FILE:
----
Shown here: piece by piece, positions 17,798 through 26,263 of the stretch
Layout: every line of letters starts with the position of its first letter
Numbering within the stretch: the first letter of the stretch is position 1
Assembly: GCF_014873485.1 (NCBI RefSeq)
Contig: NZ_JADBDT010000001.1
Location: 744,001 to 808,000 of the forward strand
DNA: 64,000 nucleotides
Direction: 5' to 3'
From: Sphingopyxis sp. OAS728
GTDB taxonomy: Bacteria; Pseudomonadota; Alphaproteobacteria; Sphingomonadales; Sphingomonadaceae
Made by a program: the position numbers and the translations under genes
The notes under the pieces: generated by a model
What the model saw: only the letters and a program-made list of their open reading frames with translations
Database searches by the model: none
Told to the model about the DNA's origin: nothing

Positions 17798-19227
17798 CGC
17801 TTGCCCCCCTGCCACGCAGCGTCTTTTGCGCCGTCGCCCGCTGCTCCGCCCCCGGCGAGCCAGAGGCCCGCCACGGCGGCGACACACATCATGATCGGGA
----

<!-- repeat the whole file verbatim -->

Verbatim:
Shown here: piece by piece, positions 17,798 through 26,263 of the stretch
Layout: every line of letters starts with the position of its first letter
Numbering within the stretch: the first letter of the stretch is position 1
Assembly: GCF_014873485.1 (NCBI RefSeq)
Contig: NZ_JADBDT010000001.1
Location: 744,001 to 808,000 of the forward strand
DNA: 64,000 nucleotides
Direction: 5' to 3'
From: Sphingopyxis sp. OAS728
GTDB taxonomy: Bacteria; Pseudomonadota; Alphaproteobacteria; Sphingomonadales; Sphingomonadaceae
Made by a program: the position numbers and the translations under genes
The notes under the pieces: generated by a model
What the model saw: only the letters and a program-made list of their open reading frames with translations
Database searches by the model: none
Told to the model about the DNA's origin: nothing

Positions 17798-19227
17798 CGC
17801 TTGCCCCCCTGCCACGCAGCGTCTTTTGCGCCGTCGCCCGCTGCTCCGCCCCCGGCGAGCCAGAGGCCCGCCACGGCGGCGACACACATCATGATCGGGA